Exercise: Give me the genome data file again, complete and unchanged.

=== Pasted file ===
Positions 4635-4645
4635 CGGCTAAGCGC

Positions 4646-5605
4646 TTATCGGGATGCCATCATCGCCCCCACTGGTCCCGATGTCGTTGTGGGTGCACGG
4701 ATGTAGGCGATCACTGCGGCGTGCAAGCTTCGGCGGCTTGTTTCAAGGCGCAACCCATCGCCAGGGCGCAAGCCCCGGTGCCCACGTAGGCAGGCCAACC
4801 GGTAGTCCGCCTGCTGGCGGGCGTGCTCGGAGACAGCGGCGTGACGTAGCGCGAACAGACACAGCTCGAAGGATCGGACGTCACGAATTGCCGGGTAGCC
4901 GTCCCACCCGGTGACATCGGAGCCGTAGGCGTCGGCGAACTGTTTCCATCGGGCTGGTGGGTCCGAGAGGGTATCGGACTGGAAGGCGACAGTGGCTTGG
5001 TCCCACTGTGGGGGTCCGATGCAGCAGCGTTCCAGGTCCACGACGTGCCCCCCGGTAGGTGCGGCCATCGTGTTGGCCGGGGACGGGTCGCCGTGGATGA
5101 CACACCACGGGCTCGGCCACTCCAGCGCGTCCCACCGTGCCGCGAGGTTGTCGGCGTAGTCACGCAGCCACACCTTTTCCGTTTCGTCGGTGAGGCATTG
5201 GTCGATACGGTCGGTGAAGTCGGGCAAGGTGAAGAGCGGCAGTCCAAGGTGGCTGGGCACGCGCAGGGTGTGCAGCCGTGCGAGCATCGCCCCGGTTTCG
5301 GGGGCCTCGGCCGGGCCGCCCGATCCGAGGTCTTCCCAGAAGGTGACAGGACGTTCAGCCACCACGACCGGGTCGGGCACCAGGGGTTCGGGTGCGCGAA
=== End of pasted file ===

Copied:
Positions 4635-4645
4635 CGGCTAAGCGC

Positions 4646-5605
4646 TTATCGGGATGCCATCATCGCCCCCACTGGTCCCGATGTCGTTGTGGGTGCACGG
4701 ATGTAGGCGATCACTGCGGCGTGCAAGCTTCGGCGGCTTGTTTCAAGGCGCAACCCATCGCCAGGGCGCAAGCCCCGGTGCCCACGTAGGCAGGCCAACC
4801 GGTAGTCCGCCTGCTGGCGGGCGTGCTCGGAGACAGCGGCGTGACGTAGCGCGAACAGACACAGCTCGAAGGATCGGACGTCACGAATTGCCGGGTAGCC
4901 GTCCCACCCGGTGACATCGGAGCCGTAGGCGTCGGCGAACTGTTTCCATCGGGCTGGTGGGTCCGAGAGGGTATCGGACTGGAAGGCGACAGTGGCTTGG
5001 TCCCACTGTGGGGGTCCGATGCAGCAGCGTTCCAGGTCCACGACGTGCCCCCCGGTAGGTGCGGCCATCGTGTTGGCCGGGGACGGGTCGCCGTGGATGA
5101 CACACCACGGGCTCGGCCACTCCAGCGCGTCCCACCGTGCCGCGAGGTTGTCGGCGTAGTCACGCAGCCACACCTTTTCCGTTTCGTCGGTGAGGCATTG
5201 GTCGATACGGTCGGTGAAGTCGGGCAAGGTGAAGAGCGGCAGTCCAAGGTGGCTGGGCACGCGCAGGGTGTGCAGCCGTGCGAGCATCGCCCCGGTTTCG
5301 GGGGCCTCGGCCGGGCCGCCCGATCCGAGGTCTTCCCAGAAGGTGACAGGACGTTCAGCCACCACGACCGGGTCGGGCACCAGGGGTTCGGGTGCGCGAA